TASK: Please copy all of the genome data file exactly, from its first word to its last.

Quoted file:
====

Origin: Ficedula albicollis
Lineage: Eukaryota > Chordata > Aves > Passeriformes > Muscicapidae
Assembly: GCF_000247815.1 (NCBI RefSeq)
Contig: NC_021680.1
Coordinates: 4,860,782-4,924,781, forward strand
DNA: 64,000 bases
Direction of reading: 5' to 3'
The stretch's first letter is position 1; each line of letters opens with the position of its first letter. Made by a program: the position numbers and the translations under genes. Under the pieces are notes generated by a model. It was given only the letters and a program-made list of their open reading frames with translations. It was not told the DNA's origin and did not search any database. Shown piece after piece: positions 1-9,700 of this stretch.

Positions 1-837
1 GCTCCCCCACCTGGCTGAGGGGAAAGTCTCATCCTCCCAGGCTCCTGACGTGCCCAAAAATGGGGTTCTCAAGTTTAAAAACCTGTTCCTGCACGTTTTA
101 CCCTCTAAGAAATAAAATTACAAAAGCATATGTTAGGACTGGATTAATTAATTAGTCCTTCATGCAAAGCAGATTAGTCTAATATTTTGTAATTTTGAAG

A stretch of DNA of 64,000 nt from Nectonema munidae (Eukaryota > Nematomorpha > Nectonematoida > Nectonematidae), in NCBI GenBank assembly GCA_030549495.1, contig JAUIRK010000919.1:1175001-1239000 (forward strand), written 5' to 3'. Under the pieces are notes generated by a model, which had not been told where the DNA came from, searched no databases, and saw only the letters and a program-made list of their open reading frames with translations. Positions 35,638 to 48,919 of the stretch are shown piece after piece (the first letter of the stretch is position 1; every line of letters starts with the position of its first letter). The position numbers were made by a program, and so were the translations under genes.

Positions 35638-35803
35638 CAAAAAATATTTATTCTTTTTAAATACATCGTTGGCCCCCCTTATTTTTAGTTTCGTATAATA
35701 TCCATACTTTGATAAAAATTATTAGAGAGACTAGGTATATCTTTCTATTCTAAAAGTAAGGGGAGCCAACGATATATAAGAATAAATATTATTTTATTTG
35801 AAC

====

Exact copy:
Origin: Ficedula albicollis
Lineage: Eukaryota > Chordata > Aves > Passeriformes > Muscicapidae
Assembly: GCF_000247815.1 (NCBI RefSeq)
Contig: NC_021680.1
Coordinates: 4,860,782-4,924,781, forward strand
DNA: 64,000 bases
Direction of reading: 5' to 3'
The stretch's first letter is position 1; each line of letters opens with the position of its first letter. Made by a program: the position numbers and the translations under genes. Under the pieces are notes generated by a model. It was given only the letters and a program-made list of their open reading frames with translations. It was not told the DNA's origin and did not search any database. Shown piece after piece: positions 1-9,700 of this stretch.

Positions 1-837
1 GCTCCCCCACCTGGCTGAGGGGAAAGTCTCATCCTCCCAGGCTCCTGACGTGCCCAAAAATGGGGTTCTCAAGTTTAAAAACCTGTTCCTGCACGTTTTA
101 CCCTCTAAGAAATAAAATTACAAAAGCATATGTTAGGACTGGATTAATTAATTAGTCCTTCATGCAAAGCAGATTAGTCTAATATTTTGTAATTTTGAAG

A stretch of DNA of 64,000 nt from Nectonema munidae (Eukaryota > Nematomorpha > Nectonematoida > Nectonematidae), in NCBI GenBank assembly GCA_030549495.1, contig JAUIRK010000919.1:1175001-1239000 (forward strand), written 5' to 3'. Under the pieces are notes generated by a model, which had not been told where the DNA came from, searched no databases, and saw only the letters and a program-made list of their open reading frames with translations. Positions 35,638 to 48,919 of the stretch are shown piece after piece (the first letter of the stretch is position 1; every line of letters starts with the position of its first letter). The position numbers were made by a program, and so were the translations under genes.

Positions 35638-35803
35638 CAAAAAATATTTATTCTTTTTAAATACATCGTTGGCCCCCCTTATTTTTAGTTTCGTATAATA
35701 TCCATACTTTGATAAAAATTATTAGAGAGACTAGGTATATCTTTCTATTCTAAAAGTAAGGGGAGCCAACGATATATAAGAATAAATATTATTTTATTTG
35801 AAC